up vote 35 down vote accepted

No guarantee whatsoever.

[string.cons]/36 defines assigning a const char* to an std::string in term of a move-assignment, whose definition is:


basic_string& operator=(basic_string&& str)  noexcept(/*...*/)

Effects: Move assigns as a sequence container, except that iterators, pointers and references may be invalidated.

This shows that the Committee let the implementation choose freely between an invalidating operation and a more conservative one. And to make things even clearer:


References, pointers, and iterators referring to the elements of a basic_­string sequence may be invalidated by the following uses of that basic_­string object:

  • (4.1) as an argument to any standard library function taking a reference to non-const basic_­string as an argument.
  • (4.2) Calling non-const member functions, except operator[], at, data, front, back, begin, rbegin, end, and rend.

I ask because i'm depending on this to avoid heap fragmentation.

std::string takes as template-parameter an allocator. If you're really concerned by a possible heap fragmentation, you could write your own, which with some heuristics could have an allocation strategy suited for your needs.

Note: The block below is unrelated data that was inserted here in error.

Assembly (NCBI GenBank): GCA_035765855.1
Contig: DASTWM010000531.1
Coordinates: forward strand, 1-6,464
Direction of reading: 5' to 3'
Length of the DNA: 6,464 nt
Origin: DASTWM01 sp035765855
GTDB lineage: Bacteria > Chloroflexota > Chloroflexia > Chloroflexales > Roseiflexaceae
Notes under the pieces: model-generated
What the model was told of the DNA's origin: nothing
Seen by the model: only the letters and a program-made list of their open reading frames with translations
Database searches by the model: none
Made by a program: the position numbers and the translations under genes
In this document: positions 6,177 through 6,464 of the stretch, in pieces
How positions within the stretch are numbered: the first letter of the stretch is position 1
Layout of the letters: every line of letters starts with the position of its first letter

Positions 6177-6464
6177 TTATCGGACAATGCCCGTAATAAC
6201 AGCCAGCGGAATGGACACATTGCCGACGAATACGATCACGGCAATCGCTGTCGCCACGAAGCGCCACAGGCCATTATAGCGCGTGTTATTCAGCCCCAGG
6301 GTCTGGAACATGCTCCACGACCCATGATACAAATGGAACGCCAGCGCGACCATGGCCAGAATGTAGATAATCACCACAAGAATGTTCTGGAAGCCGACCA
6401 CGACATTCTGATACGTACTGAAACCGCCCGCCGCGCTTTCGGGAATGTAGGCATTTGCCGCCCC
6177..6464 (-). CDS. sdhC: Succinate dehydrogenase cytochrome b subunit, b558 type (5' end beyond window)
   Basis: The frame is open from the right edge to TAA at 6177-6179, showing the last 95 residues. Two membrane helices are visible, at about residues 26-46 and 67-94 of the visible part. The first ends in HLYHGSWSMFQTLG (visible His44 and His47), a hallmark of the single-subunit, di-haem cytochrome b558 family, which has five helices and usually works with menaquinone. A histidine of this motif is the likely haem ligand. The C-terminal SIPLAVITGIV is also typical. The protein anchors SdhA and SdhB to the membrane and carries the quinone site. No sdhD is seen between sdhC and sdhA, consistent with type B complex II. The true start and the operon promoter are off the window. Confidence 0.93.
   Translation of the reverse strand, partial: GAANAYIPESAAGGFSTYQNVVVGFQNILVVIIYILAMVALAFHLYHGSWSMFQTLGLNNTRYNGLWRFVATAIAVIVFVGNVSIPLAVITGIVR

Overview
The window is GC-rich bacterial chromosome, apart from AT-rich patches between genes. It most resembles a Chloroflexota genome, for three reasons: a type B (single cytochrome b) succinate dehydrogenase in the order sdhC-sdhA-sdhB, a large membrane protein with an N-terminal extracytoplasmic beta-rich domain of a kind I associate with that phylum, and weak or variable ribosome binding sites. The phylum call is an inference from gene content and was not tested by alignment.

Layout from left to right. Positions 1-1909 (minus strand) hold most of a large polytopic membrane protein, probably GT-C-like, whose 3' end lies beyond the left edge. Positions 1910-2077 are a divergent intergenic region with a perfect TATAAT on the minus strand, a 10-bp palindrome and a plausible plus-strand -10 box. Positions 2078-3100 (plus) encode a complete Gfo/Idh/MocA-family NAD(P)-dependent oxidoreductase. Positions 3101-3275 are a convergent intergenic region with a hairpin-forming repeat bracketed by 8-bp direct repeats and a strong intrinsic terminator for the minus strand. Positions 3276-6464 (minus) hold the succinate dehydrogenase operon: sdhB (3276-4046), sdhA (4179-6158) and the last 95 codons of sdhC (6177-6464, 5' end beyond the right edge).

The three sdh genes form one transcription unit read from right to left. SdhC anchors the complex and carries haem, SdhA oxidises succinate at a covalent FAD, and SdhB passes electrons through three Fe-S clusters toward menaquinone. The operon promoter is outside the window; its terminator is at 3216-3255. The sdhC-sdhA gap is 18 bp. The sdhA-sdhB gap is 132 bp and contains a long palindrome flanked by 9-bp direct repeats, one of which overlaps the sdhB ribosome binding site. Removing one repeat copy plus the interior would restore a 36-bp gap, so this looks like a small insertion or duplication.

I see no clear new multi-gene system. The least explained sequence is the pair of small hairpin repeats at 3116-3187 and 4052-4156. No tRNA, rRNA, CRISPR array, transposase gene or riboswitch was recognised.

In practice, most implementations I know of would not reallocate memory in the case of your question. This can be checked by testing and/or checking your implementation doc and eventually source code.

  • 5
    You can imagine how undesirable such a guarantee would be (presuming it was given), if you had the Gettysburg Address stored in a string, and then replaced it with "Hello World." – Cort Ammon Sep 25 at 18:28

CPP reference states that assignment to a pointer-to-char

Replaces the contents with those of null-terminated character string pointed to by s as if by *this = basic_string(s), which involves a call to Traits::length(s).